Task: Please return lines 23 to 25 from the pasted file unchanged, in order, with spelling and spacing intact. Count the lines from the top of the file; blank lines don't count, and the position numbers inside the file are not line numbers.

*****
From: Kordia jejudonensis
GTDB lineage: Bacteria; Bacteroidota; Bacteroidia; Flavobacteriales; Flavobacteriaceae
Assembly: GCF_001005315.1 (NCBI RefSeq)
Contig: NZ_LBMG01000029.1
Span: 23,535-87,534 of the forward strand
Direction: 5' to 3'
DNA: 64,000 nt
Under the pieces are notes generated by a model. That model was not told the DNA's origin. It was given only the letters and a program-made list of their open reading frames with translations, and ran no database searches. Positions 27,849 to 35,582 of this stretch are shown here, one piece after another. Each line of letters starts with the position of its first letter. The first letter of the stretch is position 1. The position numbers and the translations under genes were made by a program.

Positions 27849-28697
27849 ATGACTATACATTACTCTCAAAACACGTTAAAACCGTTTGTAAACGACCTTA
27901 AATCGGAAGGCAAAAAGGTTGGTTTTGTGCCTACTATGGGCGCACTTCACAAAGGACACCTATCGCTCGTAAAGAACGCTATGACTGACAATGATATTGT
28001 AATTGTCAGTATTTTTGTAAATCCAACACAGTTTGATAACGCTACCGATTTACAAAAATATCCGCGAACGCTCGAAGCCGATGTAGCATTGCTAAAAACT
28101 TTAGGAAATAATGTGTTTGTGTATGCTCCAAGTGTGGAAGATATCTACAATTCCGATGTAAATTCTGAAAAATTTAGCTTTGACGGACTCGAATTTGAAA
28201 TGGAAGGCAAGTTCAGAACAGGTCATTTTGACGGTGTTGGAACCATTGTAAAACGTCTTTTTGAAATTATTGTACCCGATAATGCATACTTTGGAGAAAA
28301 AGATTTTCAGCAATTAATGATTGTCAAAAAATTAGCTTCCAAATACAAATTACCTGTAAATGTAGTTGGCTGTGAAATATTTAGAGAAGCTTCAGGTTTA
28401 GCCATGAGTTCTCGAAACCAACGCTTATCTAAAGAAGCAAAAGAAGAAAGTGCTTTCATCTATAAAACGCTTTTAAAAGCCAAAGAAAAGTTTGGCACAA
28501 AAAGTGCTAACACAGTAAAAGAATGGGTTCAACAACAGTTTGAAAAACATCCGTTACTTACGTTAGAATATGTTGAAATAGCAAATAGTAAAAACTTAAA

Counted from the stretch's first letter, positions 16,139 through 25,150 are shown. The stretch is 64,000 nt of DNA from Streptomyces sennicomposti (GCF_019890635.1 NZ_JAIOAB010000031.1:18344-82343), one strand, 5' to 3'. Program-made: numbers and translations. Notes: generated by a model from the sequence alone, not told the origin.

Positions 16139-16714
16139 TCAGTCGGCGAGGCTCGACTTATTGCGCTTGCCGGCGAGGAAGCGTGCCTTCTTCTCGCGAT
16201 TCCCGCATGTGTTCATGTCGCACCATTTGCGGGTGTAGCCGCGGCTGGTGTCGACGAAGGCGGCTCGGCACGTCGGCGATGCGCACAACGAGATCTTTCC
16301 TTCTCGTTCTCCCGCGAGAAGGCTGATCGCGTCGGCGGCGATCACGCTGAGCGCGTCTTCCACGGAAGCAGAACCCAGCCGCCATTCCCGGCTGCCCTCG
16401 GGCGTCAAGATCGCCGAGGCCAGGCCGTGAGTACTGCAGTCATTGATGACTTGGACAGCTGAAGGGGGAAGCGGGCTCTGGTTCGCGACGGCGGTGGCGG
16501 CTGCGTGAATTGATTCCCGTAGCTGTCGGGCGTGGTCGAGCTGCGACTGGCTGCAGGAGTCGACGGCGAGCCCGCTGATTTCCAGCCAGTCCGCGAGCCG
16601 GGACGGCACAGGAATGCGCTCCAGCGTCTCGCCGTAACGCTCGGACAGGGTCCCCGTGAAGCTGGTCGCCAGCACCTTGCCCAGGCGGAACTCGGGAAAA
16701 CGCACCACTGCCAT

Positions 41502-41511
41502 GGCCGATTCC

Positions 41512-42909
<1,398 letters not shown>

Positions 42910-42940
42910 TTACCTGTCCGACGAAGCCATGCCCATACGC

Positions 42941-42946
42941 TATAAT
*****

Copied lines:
16401 GGCGTCAAGATCGCCGAGGCCAGGCCGTGAGTACTGCAGTCATTGATGACTTGGACAGCTGAAGGGGGAAGCGGGCTCTGGTTCGCGACGGCGGTGGCGG
16501 CTGCGTGAATTGATTCCCGTAGCTGTCGGGCGTGGTCGAGCTGCGACTGGCTGCAGGAGTCGACGGCGAGCCCGCTGATTTCCAGCCAGTCCGCGAGCCG
16601 GGACGGCACAGGAATGCGCTCCAGCGTCTCGCCGTAACGCTCGGACAGGGTCCCCGTGAAGCTGGTCGCCAGCACCTTGCCCAGGCGGAACTCGGGAAAA